Should Ketanji Brown Jackson Recuse in Harvard Admissions Case?

For the next term, one of the most prominent cases on the Supreme Court’s docket is Students for Fair Admissions v. President & Fellows of Harvard CollegeThe petitioners challenge Harvard University’s inclusion of race in its undergraduate admissions process. Petitioners allege that Harvard discriminates against Asian applicants. They ask the Court to declare that federal law bans all use of race for college admissions. Harvard however maintains that Harvard admissions policies are in line with Supreme Court decision. Grutter v. Bollinger, And that precedent should be kept.

If Judge Ketanji Jackson is elected to the Supreme Court in spring 2017, one of her first decisions would be to decide whether or not to withdraw from this case. Harvard’s Board of Overseers has had Judge Jackson as a member since 2016. According to Harvard’s website, this board is one of Harvard’s two governing bodies and plays an “integral role in the Governance of Harvard” through oversight and advisory roles. Although Judge Jackson is out of office this year, she was a member during the litigation.

 Washington Post This story explores the question of whether the relationship suggests that Justice Jackson should withdraw from the Fair Admissions for Students case. Article notes that justices do not have to follow the Code of Judicial Conduct, but they are generally bound by it when considering whether to remove a case from the court. It is crucial to note that the qualification “generally” refers to justices who are not bound by the code of judicial conduct. LessBecause of the inability to replace a recused justice on lower courts, recuses are less likely than those from lower courts to be involved in cases. A recusal can have the same effect in practice as a vote. For The petitioner.

Starting at Post article:

Jackson has a closer affiliation to Harvard. Since 2016, she has served on the oversight committee, providing “counsel for the University’s leaders on priorities, planning, and strategic initiative.” Herterm closes May 26. The court will then hear affirmative actions challenges to Harvard policies in the term that starts in October.

“Six years on the Board is a long time, so, to quote the federal recusal law, her ‘impartiality’ in the case — that is, in favor of Harvard, given her ties to the Board — ‘might reasonably be questioned’ here, meaning disqualification is required,” according to Gabe Roth, executive director of Fix the Court, a nonpartisan group that advocates for reforms. . . .

Stephen Gillers from New York University, professor of law at New York University, said that a key issue in Jackson’s case is her involvement in the formulation of the admissions policy under scrutiny.

Jackson’s board was originally named in the lawsuit of 2014, but was removed as a party in 2014. The Harvard Corporation board has fiduciary liability. It is distinct from it.

You can find the following: Post According to the story, Judge Jackson seemed to be quick to withdraw in cases where there were an obvious or possible conflict of interests, even cases that included Harvard.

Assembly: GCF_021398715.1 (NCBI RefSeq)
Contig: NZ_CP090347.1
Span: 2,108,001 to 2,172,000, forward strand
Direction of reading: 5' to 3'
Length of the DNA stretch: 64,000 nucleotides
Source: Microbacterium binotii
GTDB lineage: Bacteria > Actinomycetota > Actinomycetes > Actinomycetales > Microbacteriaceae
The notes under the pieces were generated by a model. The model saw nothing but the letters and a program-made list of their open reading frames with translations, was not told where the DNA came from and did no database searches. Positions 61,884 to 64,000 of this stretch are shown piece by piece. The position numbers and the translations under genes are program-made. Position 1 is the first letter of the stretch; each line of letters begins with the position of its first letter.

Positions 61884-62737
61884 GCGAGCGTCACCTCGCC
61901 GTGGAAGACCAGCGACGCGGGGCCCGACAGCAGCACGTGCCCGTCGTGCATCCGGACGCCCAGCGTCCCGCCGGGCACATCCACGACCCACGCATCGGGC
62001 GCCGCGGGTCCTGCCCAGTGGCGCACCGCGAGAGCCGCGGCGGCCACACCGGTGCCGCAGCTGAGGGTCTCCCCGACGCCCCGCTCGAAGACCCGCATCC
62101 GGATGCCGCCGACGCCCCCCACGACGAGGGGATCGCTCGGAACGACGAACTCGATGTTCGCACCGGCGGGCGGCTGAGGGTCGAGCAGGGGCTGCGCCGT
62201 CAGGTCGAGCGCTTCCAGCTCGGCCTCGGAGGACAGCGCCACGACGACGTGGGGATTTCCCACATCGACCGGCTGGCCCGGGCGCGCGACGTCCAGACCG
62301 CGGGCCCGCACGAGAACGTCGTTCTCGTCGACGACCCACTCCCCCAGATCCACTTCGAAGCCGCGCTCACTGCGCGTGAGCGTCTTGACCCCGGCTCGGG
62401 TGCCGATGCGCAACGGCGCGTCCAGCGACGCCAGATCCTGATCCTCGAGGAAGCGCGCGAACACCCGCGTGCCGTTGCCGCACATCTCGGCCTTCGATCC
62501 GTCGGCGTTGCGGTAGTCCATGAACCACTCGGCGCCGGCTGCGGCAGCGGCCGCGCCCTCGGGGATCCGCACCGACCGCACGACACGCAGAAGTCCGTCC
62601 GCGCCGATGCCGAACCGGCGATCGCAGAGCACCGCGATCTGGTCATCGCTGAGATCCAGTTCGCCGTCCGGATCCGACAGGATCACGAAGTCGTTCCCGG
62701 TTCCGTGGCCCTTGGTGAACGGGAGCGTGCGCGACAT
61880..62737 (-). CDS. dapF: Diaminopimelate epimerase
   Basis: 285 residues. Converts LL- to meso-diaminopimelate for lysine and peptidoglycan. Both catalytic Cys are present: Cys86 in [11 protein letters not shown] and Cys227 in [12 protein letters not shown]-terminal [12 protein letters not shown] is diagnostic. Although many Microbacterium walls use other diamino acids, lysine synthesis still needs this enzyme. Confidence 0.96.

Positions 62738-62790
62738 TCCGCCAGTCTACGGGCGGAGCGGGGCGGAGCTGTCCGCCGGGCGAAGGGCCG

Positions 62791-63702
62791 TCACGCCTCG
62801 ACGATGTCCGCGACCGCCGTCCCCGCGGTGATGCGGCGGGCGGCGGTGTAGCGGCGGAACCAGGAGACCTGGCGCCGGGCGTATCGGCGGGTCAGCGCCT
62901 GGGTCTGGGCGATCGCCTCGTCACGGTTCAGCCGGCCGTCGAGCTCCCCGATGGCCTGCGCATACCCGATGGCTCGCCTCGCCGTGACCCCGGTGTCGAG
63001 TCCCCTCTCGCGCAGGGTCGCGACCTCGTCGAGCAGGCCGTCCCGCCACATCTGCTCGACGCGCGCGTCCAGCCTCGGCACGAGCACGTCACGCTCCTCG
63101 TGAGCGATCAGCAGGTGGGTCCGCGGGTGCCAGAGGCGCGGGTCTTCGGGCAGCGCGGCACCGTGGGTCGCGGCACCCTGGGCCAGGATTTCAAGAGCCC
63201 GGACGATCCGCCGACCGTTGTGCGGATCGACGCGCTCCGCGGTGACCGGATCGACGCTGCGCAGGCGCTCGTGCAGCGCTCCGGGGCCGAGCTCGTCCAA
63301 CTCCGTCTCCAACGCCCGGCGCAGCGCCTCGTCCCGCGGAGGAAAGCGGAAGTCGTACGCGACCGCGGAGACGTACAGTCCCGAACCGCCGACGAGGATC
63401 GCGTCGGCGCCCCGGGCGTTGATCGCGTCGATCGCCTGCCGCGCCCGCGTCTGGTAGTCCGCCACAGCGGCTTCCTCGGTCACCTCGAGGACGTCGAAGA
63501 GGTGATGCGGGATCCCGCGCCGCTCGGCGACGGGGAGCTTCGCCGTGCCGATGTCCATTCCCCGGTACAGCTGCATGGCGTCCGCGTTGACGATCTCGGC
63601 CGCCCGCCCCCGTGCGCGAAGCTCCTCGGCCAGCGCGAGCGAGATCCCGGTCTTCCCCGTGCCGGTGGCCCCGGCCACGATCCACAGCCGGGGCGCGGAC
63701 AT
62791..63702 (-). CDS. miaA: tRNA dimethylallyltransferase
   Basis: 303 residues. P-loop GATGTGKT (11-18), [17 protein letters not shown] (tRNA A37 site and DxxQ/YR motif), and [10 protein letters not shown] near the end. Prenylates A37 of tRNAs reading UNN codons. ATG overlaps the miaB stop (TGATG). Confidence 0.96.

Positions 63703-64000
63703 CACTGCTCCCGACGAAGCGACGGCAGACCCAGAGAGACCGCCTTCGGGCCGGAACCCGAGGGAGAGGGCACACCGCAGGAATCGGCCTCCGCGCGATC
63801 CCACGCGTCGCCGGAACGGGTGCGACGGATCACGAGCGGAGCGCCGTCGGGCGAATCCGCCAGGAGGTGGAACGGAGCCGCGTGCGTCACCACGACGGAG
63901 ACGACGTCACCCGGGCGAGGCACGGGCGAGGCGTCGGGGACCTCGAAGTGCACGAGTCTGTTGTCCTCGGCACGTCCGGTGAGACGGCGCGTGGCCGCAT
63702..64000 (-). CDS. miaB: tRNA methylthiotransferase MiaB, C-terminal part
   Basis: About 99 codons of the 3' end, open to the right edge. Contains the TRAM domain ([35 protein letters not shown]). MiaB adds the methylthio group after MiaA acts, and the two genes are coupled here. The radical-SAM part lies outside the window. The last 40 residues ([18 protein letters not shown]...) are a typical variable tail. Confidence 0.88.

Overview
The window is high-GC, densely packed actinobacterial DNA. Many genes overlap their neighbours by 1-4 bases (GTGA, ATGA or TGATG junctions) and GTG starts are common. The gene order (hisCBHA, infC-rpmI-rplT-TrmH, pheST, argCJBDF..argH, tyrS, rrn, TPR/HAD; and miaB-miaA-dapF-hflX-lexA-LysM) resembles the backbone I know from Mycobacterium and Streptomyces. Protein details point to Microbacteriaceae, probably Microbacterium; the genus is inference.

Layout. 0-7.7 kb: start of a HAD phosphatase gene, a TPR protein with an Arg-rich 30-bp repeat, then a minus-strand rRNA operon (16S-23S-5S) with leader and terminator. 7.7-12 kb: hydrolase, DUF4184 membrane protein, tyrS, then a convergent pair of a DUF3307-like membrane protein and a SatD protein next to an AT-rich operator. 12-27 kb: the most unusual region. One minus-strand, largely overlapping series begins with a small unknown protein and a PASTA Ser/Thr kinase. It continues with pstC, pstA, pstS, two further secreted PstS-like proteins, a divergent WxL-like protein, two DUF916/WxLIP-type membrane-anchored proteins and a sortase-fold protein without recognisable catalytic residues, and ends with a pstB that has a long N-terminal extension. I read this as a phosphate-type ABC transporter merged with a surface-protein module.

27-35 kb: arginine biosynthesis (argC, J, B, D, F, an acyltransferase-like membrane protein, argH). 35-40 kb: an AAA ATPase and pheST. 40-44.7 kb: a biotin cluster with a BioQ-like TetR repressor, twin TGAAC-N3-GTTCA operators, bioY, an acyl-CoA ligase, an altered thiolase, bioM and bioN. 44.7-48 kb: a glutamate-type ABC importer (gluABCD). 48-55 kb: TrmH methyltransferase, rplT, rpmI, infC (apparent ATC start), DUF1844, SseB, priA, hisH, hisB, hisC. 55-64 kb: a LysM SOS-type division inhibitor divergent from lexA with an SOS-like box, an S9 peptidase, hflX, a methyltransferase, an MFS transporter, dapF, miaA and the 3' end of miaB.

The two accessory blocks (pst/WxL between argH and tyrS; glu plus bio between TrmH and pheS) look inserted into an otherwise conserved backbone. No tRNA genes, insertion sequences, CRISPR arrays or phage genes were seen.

A list of all the cases in which Jackson took responsibility for recusing herself is one of more than 2000 pages Jackson sent to the Senate Judiciary Committee before her confirmation hearings. . . .

A second pair of cases involved her recusing due to her position on Harvard’s board. The university was not part of the litigations. Because she “was evaluating her own response to sexual assault guidelines” for colleges and universities, she decided not to challenge the Department of Education’s 2016 guidelines. She resigned two years later from any involvement in resolving the lawsuit that was filed against her by Harvard’s research librarian against Environmental Protection Agency. The government had failed to answer a public record request.

Jackson indicated in both the instances that Jackson believed Jackson’s impartiality was questionable and said that she considered this to be an incurable issue.

If Judge Jackson has the tendency to use this cautious approach like a Supreme Court justice judge, it would be a sign that she will resign. Will it really matter?

While it may seem big, the potential recusal of Harvard in this case might not have any impact on its outcome. Harvard won the case below. Therefore, it will require the votes of at most five justices for Students for Fair Admissions in order for Harvard to prevail. Harvard can continue its existing policies without reversing the vote. GrutterThe precedent is valid as the opinion of the lower court would stand and be confirmed without the issue of any precedential opinions in cases of tie votes. In such instances, the standard court practice would be to not issue any opinion.

It is assumed that Justice Jackson would join liberal justices to reject the petitioners claims. Her recusal wouldn’t make it easier for the petitioners. A 5-3 decision is legal. It has the same effect as a 5-4.  However, a recusal could make it less likely for the Court to issue an opinion affirming or clarifying upon. Grutter. While it takes four votes to reverse the opinion of the lower court, five would be required for Harvard to receive a precedent opinion.

It doesn’t matter if it matters, but this question is certain to be raised at the Senate Judiciary Committee confirmation hearings. We will see if Judge Jackson agrees to handle the recusal issue in this case in a particular manner.